August 2018 Newsletter
Lake Washington/Cedar/Sammamish Watershed
Water Resource Inventory Area (WRIA) 8

It's Salmon SEEson Again!

The 12th annual Salmon SEEson program will run from late August through November, coordinating and promoting salmon viewing opportunities for the public around the watershed and broader region. This year, we will add three sites in the Snoqualmie/Skykomish Watershed, located on the Snoqualmie and Tolt Rivers near Carnation, and two more sites in the Green/Duwamish Watershed, located on Miller and Walker Creeks in Normandy Park. Another viewing site for Kokanee salmon will be added, on Laughing Jacobs Creek near Lake Sammamish State Park. The Saving Water Partnership continues to sponsor Salmon SEEson, and we also have support from King County, Duwamish Alive, the Green/Duwamish and Central Puget Sound Watershed (WRIA 9), and the Snoqualmie/Skykomish Watershed. Check out our Salmon SEEson website for more information on viewing locations!

Additional Funding Secured for Critical Ballard Locks Repairs

In June 2018, the Army Corps of Engineers received an additional $13.1 million in their Fiscal Year 2018 Work Plan to implement critical Ballard Locks repairs. The repair work being done is important for improving fish passage, and in particular, $11 million of the recent funding supports replacement of the large lock filling culvert valves and machinery, which is one of the most significant fish passage improvements that needs to be made. The filling culvert valves and machinery enable the Corps to open and close the large locks at variable speeds. When these are in good functional order, they can open the filling culverts more slowly, which keeps juvenile salmon, which aren't strong enough to withstand the strong pull from water entering the culverts to fill the lock, from being sucked into the culverts and damaged or killed by being scraped along the barnacle-encrusted culvert walls. The current, old valves and machinery only allow the lock to be opened or closed, without regulating the speed. WRIA 8 staff continue to work with the broad coalition of partners and the Corps Seattle District on the 2019 and 2020 priorities, associated funding requests, and advocacy strategy. KIRO 7 News featured the story and WRIA 8 has a Ballard Locks repairs factsheet as well.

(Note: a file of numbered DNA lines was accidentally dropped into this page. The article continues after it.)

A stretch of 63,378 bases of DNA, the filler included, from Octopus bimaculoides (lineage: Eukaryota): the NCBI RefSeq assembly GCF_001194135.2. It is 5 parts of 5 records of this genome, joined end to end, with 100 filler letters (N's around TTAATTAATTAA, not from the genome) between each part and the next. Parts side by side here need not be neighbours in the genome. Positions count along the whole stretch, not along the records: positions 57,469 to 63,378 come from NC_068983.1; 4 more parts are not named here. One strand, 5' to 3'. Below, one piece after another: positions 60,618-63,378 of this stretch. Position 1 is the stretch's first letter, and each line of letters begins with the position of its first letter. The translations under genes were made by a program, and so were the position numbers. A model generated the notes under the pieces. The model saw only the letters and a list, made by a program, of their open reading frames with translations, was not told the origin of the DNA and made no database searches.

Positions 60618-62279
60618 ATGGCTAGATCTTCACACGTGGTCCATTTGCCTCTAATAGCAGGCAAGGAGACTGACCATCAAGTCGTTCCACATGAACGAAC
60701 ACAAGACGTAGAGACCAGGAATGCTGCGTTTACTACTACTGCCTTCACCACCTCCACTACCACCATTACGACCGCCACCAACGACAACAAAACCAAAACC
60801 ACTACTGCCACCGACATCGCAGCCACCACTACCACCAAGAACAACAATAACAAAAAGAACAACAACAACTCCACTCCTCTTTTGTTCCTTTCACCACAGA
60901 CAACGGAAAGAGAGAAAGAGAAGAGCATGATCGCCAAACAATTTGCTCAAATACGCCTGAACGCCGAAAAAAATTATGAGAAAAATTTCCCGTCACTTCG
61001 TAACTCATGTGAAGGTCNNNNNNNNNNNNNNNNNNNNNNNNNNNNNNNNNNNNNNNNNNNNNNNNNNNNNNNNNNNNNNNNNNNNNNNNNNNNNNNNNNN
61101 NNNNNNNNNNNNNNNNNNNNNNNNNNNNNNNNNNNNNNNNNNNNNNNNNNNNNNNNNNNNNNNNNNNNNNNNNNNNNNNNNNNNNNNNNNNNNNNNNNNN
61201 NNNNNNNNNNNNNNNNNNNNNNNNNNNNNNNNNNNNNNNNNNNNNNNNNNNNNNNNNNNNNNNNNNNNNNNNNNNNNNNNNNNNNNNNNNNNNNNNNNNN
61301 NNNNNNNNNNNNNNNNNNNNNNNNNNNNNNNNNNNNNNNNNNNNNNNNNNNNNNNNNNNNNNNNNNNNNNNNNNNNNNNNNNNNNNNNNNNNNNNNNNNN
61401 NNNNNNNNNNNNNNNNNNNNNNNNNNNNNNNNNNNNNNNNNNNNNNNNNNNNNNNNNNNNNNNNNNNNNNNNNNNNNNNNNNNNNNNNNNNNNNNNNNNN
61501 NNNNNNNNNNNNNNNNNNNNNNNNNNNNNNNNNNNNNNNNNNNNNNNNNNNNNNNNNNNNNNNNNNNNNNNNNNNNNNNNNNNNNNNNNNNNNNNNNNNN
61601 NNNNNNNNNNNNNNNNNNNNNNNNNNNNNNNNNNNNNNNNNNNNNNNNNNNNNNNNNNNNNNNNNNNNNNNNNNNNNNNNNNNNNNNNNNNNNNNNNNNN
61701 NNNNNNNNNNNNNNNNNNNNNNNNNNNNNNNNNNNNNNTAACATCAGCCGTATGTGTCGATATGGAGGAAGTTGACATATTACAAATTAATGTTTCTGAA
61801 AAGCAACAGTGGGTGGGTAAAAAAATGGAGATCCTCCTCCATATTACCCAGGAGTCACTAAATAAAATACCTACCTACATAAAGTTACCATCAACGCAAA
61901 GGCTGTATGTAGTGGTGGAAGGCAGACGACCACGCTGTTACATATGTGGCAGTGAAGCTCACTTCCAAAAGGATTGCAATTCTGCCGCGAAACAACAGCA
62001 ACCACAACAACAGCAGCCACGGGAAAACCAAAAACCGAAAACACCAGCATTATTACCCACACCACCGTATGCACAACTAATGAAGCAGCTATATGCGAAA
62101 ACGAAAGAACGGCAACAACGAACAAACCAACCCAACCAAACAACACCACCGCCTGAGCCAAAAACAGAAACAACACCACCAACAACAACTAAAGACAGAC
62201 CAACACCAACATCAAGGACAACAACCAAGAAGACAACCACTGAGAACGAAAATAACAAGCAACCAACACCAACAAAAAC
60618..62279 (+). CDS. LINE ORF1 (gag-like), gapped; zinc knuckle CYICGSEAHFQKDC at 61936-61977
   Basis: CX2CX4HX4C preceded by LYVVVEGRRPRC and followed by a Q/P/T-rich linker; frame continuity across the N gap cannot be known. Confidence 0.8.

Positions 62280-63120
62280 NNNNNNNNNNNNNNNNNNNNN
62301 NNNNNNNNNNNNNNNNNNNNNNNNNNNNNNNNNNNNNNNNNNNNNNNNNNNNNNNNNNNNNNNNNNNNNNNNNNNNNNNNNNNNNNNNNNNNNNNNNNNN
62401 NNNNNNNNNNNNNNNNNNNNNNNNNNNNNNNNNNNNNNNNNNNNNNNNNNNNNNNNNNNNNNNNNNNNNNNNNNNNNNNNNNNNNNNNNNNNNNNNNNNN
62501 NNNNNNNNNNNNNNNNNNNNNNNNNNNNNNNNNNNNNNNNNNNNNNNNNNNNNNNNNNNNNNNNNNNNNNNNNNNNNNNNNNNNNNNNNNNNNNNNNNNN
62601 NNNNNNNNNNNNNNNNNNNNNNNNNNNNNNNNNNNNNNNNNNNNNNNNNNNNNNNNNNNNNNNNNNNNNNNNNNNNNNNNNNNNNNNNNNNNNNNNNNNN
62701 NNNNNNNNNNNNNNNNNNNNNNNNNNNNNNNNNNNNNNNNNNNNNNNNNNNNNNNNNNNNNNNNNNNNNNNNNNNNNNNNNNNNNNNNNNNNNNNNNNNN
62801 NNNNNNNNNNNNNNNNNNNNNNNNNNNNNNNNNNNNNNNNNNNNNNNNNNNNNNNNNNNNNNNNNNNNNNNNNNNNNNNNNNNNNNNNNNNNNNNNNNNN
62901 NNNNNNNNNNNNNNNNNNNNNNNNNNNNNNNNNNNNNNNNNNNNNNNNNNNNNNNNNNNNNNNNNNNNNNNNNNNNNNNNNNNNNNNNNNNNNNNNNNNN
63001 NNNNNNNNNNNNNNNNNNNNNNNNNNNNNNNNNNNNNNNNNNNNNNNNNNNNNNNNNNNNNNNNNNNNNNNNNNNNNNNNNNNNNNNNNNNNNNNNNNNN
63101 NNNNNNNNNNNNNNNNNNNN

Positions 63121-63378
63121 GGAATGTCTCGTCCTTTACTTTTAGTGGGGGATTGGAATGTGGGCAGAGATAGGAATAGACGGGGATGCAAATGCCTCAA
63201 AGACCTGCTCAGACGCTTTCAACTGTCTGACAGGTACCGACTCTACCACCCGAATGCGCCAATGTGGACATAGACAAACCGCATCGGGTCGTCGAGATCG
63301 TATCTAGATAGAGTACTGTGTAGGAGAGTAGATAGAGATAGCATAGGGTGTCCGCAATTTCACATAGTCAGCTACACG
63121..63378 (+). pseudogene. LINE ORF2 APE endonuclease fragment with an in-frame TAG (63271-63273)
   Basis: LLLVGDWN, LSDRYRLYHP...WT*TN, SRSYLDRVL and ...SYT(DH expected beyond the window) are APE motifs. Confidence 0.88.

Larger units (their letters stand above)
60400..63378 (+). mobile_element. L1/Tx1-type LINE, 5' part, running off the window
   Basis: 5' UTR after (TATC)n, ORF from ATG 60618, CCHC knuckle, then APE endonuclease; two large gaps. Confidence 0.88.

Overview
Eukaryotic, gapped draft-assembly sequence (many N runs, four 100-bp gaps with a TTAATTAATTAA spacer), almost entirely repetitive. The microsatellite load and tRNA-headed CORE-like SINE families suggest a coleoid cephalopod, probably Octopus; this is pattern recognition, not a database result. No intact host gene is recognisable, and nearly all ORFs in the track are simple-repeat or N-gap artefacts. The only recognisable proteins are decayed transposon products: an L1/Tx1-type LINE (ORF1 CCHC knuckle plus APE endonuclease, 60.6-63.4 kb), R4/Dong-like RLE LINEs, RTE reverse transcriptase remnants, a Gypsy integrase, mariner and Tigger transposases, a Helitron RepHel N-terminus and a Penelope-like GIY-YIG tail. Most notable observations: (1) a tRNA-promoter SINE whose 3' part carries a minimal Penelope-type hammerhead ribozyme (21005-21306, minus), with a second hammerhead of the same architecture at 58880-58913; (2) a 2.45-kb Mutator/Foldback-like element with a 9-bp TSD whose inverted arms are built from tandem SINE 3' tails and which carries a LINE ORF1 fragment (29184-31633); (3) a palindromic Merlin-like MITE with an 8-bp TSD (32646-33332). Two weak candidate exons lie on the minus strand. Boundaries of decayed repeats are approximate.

Cedar River Riverbend Floodplain Restoration Project Ranks 3rd in Regional Draft List

King County's Riverbend Floodplain Restoration Project, supported by WRIA 8 with numerous grants over the past several years, was ranked 3rd of 13 in the draft Puget Sound Acquisition and Restoration Large Capital program ranked project list. A full list of the rankings can be found on Puget Sound Partnership's website. Puget Sound Partnership submitted this draft ranked list to the Washington Recreation and Conservation Office (RCO) on August 15, for consideration of the Puget Sound Salmon Recovery Council Executive Committee and Puget Sound Salmon Recovery Council at their September meetings, with a final ranked list due to RCO on November 7.

Updates on Orca Recovery Efforts

Puget Sound's resident orca population is in trouble. The individual orca known as J35, or Tahlequah, garnered worldwide attention as she carried her dead calf for 17 days in late July and early August, traveling over 1,000 miles. Orcas, along with other mammals, are known to carry deceased offspring in what scientists believe to be an expression of grief. Simultaneously, efforts have been underway in August to assist J50, a 3.5 year old orca suffering from malnutrition and a possible bacterial infection. NOAA is coordinating a first ever rescue effort for J50, working with the Lummi Nation, King County, and other partners to inject J50 with antibiotics and attempt to feed her live Chinook salmon.

Photo: Holly Fearnbach / NOAA